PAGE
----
In this talk from the 2015 Objectivist Summer Conference, Peter Schwartz , author of In Defense of Selfishness, discusses the difficulty in defining moral concepts, among other concepts, due to package deals. Package deals are terms that try to integrate items by non-essentials, treating things that are fundamentally different as if they are the same, creating a pseudo-concept. In the first part of the talk he illustrates how such pseudo or anti concepts are formed using the examples of simplistic, judgmental and unilateralism.
Such pseudo-concepts, in the minds that accept them, result in at best a fuzzy understanding of what they actually mean. At worst, they make it harder, if not impossible, to actually think about the things being referred to.
Just as bad money drives out good, bad concepts drive out good ones. If your mind accepts the pseudo currency of a package deal, it will simply lose the genuine currency of the real concept. So the anti-concept simplistic displaces the concept simplified, the anti-concept judgmental replaces the concept of judgment, the anti-concept unilateralism in foreign policy replaces the concept of self-interest when it comes to a nations foreign policy.
It is package deals that makes people so closed to any logical discussion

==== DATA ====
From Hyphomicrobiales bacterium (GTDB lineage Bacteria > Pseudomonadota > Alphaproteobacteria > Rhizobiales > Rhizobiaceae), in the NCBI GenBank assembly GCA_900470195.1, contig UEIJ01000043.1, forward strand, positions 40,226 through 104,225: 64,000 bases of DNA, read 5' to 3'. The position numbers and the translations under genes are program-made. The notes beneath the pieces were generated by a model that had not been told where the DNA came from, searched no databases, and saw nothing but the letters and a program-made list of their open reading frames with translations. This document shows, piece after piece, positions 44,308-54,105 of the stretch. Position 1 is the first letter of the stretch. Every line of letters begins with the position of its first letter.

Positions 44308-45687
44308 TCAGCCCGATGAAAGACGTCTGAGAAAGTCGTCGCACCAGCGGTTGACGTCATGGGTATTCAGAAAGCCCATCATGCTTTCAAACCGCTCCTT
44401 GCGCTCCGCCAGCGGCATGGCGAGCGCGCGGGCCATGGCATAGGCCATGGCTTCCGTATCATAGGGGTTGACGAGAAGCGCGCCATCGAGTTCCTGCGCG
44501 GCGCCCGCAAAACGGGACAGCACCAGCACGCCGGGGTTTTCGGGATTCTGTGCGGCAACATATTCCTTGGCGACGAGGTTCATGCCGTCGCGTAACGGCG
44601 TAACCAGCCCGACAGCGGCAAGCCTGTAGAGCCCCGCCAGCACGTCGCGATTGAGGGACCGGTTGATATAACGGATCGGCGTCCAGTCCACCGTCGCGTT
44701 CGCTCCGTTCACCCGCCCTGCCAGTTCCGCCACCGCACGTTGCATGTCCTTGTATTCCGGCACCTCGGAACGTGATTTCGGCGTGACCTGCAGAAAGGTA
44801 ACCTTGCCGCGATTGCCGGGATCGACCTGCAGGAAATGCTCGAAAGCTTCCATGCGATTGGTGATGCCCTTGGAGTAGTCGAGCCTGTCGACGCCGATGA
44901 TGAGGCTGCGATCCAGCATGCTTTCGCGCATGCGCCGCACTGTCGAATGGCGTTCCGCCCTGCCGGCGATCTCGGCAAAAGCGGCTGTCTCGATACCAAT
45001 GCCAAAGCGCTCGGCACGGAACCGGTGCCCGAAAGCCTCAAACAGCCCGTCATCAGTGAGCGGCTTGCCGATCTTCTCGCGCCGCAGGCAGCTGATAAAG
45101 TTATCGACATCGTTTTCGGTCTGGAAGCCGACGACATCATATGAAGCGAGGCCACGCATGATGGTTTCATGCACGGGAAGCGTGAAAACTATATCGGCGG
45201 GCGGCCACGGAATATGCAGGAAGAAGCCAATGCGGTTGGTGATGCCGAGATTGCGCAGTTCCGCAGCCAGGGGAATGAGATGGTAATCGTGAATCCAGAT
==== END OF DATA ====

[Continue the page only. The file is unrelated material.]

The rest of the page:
After establishing how package deals work, Peter Schwartz applies these principles to looking at the moral concepts of selfishness, altruism and sacrifice. He illustrates for each of these concepts how package deals have been formed that subvert their actual meaning. One surprising thing for me was his discussion of selfishness (at about the 25 minute mark). He takes an approach which is somewhat different to other Objectivist talks by making the compelling argument that we cannot insist that people accept the Objectivist ethics, e.g. that robbing others isn’t actually in your self-interest, before they can have a proper concept of selfishness. He also emphasizes the importance of unpacking the package deal. Until you have done this many people “simply lack the concepts required” to have a logical discussion. Once people are in agreement on the concepts they are much more amenable to argument.
A roughly 40 minute Q&A session follows the talk.